I have always taken the idea that sport ‘brings people together’ with a pinch of salt. That is to say, it might bring people together, but not necessarily in a good way. Being ambushed by football hooligans while you’re trying to admire the Belle Époque architecture hardly reconciles one to the bridge-building qualities of physical recreation. Likewise doping allegations against elite athletes have tended to rekindle old suspicions and lead to undiplomatic mud-slinging between nations.
And yet a sporting event – the 2018 Winter Olympics in PyeongChang – is likely to be remembered as the catalyst for a quite extraordinary political coup: the first meeting ever between an American president and a North Korean leader. At the time of going to press five locations were being mulled for the high-stakes rendezvous between President Trump and the despot Kim Jong-Un, which is likely to take place in May or June.
The diplomatic breakthrough follows a charm offensive Kim started before February’s games in South Korea, which saw athletes from the North and South marching together under the same flag. Kim sent a high-level delegation, including his sister, to the event and invited South Korean officials to visit the North. In March, South Korean envoys spent two days in Pyongyang and left with a surprise message for Washington: Kim was ready to talk about giving up his nuclear programme.
And yet, just weeks earlier, Trump and Kim were locked in a war of words, which reached its terrifying zenith in one of the former’s most memorable Tweets to date: ‘…I too have a Nuclear Button, but it is a much bigger & more powerful one than his, and my Button works!’
There can be no doubt that the games have helped precipitate an extraordinary deescalation of tension on the Korean Peninsula, with even talk of a possible peace treaty between the North and South, which would replace the armistice agreed by the two Koreas at the end of their 1950-53 war.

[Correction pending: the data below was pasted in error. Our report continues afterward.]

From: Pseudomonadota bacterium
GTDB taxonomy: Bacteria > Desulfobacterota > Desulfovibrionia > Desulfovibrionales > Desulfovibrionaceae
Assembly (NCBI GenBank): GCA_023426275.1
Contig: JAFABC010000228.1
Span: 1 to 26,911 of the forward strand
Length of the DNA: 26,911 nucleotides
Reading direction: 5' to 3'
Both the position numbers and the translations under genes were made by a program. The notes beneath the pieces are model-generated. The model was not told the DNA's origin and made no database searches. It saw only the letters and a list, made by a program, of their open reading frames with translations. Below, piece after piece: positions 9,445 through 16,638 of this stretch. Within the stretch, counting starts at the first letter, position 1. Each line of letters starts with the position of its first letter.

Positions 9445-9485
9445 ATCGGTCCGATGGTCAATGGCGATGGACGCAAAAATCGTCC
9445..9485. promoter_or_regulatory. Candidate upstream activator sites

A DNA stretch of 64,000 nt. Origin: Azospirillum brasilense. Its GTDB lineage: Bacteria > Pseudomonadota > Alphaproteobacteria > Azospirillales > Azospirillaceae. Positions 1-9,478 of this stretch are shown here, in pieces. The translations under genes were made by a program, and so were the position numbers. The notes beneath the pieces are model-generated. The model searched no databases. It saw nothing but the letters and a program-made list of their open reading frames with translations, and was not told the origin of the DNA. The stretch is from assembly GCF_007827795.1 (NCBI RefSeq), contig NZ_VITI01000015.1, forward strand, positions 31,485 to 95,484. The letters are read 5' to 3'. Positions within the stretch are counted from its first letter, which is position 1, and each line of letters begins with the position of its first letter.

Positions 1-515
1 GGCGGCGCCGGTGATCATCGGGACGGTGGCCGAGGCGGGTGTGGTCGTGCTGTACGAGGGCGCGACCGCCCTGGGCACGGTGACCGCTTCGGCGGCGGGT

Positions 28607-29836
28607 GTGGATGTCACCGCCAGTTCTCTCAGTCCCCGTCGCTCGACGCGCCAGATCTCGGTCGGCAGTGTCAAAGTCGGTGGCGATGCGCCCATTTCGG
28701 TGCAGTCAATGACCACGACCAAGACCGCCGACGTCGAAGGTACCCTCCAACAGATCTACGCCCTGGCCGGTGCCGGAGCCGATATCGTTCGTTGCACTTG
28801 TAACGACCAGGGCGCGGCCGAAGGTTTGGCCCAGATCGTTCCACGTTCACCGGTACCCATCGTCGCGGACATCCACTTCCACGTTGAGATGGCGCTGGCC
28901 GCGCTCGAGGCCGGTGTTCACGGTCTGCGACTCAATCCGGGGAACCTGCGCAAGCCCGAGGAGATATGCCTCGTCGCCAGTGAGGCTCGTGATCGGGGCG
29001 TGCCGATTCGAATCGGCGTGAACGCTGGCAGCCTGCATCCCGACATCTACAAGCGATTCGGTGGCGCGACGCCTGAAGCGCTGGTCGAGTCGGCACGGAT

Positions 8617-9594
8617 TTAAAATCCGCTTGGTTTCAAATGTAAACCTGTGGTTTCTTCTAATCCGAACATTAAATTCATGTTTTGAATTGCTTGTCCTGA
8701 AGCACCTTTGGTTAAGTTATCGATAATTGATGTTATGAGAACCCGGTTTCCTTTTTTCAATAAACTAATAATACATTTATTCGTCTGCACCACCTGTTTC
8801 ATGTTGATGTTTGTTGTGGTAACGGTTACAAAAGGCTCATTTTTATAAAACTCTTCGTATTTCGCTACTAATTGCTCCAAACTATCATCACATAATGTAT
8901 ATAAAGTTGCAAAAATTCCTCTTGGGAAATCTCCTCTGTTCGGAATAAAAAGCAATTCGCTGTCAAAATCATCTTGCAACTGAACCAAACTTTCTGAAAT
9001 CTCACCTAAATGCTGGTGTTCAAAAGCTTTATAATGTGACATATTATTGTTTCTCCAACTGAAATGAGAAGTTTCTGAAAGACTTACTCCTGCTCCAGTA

Such had been the tension that one international association pulled its 2019 event out of Seoul and relocated to Brisbane. All that seems a long way off now, and the International Federation of Dental Hygienists will surely be wondering if they acted in haste in changing destination.
Of course there are still lots of ifs and buts, and with two famously volatile leaders at the helm, both capable of abrupt changes of tack, it is impossible to predict the outcome of the meeting or whether or not it will actually take place. But one thing is not in doubt: the power or meetings – including those of a sporting nature – to make things happen. And yes, bring people together.
AMI editor James
Lancaster is a familiar face in the meetings industry and international
association community. Since joining AMI in 2010, he has gained a reputation
for asking difficult questions and getting lost in convention centres. Proofer, podcaster, and panellist - in his spare time, James likes to walk,
read, listen to music, and drink beer.